Thursday, August 23, 2007


I had seven years’ apprenticeship at [drama], during which most of my labour was in the field of comedy...the while my soul was yearning for high tragedy. I did my best with all that I was cast for, however, and the unpleasant experience did me a world of good. Had I followed my own bent, I would have been, long ago, a “crushed tragedian.” ---Edwin Booth

The idea of a "crushed tragedian", i.e., one suffering under changes in dramatic taste away from his mastered delivery style, was common through the 19th century. What was considered "natural" and what stiff and old-fashioned changed over the years, though. Edwin Booth, who acted with a graceful and cerebral delivery which shattered the hold on the stage by muscularly flamboyant actors like Edwin Forrest and Edwin's father Junius Brutus Booth, was considered a stale stereotype himself by the time of his death in 1893. Forrest had changed the style popularized by Edmund Kean, who had overturned the theatrical grip held by David Garrick, who had prided himself on replacing stiff classical styles with "naturalism."

The crushed tragedian, whatever he replaced or was replaced by, represented the actor out of work because of his mouthing, overgesturing, and overacting. An Arthur Lloyd song "Junius Brown, the tragedian" (1850s) bemoaned:

Since Kemble none like me's been seen,
Yet nought but bad luck is my portion;
My friends say I'm better than Kean,
That my 'Richard' and 'Hamlet's' a caution.
They say my declaiming's a treat --
In the speech over Caesar by Antony;
I can do the soft parts low and sweet,
Likewise I can 'pile up the agony.'

In 1902, a vaudeville act of "A Crushed Tragedian" had a "representative of the 'old school'" intone:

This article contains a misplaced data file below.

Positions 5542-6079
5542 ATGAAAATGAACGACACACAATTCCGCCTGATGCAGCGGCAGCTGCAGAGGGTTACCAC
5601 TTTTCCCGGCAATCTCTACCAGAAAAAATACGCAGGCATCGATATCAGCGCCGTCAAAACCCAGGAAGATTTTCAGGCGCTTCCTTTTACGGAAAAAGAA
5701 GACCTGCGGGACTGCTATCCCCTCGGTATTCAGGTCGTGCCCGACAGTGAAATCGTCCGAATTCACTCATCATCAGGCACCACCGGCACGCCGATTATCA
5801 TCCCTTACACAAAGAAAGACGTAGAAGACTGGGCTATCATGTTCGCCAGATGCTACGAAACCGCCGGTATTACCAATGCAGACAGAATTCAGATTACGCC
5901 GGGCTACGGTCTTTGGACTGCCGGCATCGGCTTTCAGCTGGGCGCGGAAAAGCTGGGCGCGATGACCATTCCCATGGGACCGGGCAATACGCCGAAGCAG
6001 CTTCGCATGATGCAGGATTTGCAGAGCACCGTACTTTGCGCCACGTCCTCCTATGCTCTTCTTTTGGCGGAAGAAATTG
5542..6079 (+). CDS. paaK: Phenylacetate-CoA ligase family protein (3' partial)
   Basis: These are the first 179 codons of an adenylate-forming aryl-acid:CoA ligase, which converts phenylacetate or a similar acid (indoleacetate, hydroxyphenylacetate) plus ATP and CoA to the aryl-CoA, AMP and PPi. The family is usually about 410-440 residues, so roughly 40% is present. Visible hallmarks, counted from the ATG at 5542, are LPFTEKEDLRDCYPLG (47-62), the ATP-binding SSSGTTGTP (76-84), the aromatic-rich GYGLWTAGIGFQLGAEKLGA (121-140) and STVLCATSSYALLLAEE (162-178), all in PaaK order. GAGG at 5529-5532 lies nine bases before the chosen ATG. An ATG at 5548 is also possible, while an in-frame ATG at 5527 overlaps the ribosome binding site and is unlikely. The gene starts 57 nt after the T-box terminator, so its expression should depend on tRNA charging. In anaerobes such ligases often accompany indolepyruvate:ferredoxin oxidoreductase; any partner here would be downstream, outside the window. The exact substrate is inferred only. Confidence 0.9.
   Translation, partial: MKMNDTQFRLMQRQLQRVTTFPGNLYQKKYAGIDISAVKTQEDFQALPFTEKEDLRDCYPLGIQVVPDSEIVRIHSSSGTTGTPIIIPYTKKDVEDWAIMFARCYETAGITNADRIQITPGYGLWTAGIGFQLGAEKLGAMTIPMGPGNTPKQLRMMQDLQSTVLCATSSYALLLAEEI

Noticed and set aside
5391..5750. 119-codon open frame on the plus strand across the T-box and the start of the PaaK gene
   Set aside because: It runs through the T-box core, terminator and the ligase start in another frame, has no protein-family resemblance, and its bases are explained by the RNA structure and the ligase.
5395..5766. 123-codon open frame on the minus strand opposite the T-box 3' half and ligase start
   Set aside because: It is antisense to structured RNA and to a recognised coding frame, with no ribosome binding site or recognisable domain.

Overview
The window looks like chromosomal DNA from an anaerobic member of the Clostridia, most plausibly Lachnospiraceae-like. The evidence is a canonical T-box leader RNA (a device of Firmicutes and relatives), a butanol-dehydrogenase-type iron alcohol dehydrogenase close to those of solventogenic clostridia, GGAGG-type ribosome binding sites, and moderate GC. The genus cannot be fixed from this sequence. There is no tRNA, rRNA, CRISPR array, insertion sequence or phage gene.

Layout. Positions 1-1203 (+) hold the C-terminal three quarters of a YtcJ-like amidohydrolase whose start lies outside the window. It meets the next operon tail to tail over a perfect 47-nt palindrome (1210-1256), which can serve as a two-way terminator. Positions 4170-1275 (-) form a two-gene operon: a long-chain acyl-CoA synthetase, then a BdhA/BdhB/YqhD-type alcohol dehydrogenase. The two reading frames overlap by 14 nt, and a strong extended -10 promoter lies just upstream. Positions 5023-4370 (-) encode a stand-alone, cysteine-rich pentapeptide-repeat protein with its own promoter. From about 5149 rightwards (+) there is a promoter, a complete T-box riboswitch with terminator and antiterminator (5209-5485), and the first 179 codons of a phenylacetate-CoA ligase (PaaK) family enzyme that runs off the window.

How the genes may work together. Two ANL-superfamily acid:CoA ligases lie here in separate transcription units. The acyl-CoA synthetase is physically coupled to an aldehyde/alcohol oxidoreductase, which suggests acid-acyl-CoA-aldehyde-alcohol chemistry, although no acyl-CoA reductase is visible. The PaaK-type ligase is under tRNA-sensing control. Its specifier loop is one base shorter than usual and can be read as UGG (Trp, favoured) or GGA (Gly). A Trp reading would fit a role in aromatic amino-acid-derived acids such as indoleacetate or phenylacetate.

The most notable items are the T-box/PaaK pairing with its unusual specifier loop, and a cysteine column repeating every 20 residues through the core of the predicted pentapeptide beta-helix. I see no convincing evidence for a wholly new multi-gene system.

Classic laurels once were placed upon the tragedian's brow,
But the language-killing funny man gets all the plaudits now.
Richard Third no longer rails 'gainst his "shadow in the sun";
His personator now is forced to do five acts in one...
For vaudeville is the thing that now applause and money fetches;
And if Shakespeare were alive to-day, he'd write twenty-minute sketches.

The author's note says the performer should be dressed in a "seedy" Prince Albert or frock coat, with trousers frayed at the bottom. He should stride about, placing his right hand in the breast of a tightly buttoned coat, except when he is gesturing "extravagantly."

Of course, extravagance is in the eye of the beholder. We consider film and television actors "natural", but if they walked among us in everyday situations...boarding a Metro, buying groceries, asking for directions...we would raise eyebrows at their punching of words, excessive reactions and self-involved carriage. Nor do we see such linguistically, cosmetically, dentally and sartorially managed characters in day-to-day life. We accept entertainment's differences from real life subconsciously, whereas Victorian audiences frequently considered and rated differences they saw.

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